From Noah Ocheni, Lokoja
The Resilience Programme Coordinator of Actionaid Nigeria, Mr. Anicetus Atakpu, on Tuesday in Lokoja, called on political and religious leaders and other stakeholders in the country to embrace religious tolerance for a lasting peace in the country.
The none-governmental organization, whicj expressed worry at the growing spate of insecurity across the country, traced some of the problems to absence of religious tolerance.
Mr. Atakpu made the call at a one-day religious dialogue organized by Actionaid Nigeria in collaboration with Participation Initiative For Behavioural Change in Development (PIBCID), with funding from Global Community Engagement and Resilience Funds.
He described religious leaders as strong catalysts for the prevention of violent extremism, stressing the need for them to latch on their strong influence on their followers in strengthening peace-building and preventing violence in the country.
Atakpu who said the aim of the program was to strengthen the capacity of the community against violent extremism in Kogi and Nasarawa states, however, commended the people of Kogi state for tolerating each other irrespective of their religion adding, that over the years, Kogi State did not recorded any religious crisis.
He said the program was to further prevent actions inimical to the peace of the state stressing that, Actionaid Nigeria through it’s SARVE II Project in the last two years, had engaged and integrated over 20,000 youths across the state on beach and nation building.
According to him, within the year in review, ActionAid Nigeria has been able to put in place community response teams to identify points of conflict and to avoid such from escalating.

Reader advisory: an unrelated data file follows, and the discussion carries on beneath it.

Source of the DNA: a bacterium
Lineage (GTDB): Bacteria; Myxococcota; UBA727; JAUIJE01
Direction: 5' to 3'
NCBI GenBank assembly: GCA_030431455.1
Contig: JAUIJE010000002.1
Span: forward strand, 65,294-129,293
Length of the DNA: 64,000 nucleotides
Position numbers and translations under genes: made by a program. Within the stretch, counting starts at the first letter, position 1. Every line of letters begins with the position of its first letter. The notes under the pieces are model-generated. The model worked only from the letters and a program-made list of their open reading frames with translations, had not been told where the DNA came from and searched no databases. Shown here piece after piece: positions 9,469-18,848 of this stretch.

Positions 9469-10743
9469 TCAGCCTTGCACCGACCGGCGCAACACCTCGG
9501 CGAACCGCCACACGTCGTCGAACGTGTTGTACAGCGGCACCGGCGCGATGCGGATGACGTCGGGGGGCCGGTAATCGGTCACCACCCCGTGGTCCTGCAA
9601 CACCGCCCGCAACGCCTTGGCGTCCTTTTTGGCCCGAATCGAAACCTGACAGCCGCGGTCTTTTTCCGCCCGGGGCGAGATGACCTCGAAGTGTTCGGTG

He also said the programme centred on changing the mentality of the youth towards violent extremism, adding that when conflict occurs, women and children suffer major casualties.
Earlier in her welcome address, the Executive Director of Participation Initiative for Behavioural Change in Development, (PIBCID), Halima Oiza Sadiq, explained that the dialogue aims at reducing vulnerability and risk of young men and women during violence.
The Dialogue’s aims according to her is to intensify actions towards improving enabling environment, as well as supporting communities against injustices and inequalities through building tolerance to mitigate against violent extremism.
Speaking at the event, the Kogi-East Zonal Coordinator of Jamaatu Nasril Islam (JNI), Alhaji Mohmmed Idris, alleged that the European over the years, had misled the government, advising that knowledge of the Christian and Islamic religion should be made compulsory for admission to tertiary institutions.
In a related development, the Kogi State Christian Association of Nigeria, (CAN), Assistant Secretary, Rev. Frank Paul Oluwatimileyin, maintained that the two major religions in Nigeria, share major ideologies which are symbols of peace, love, humanitarian service and respect each others’ beliefs.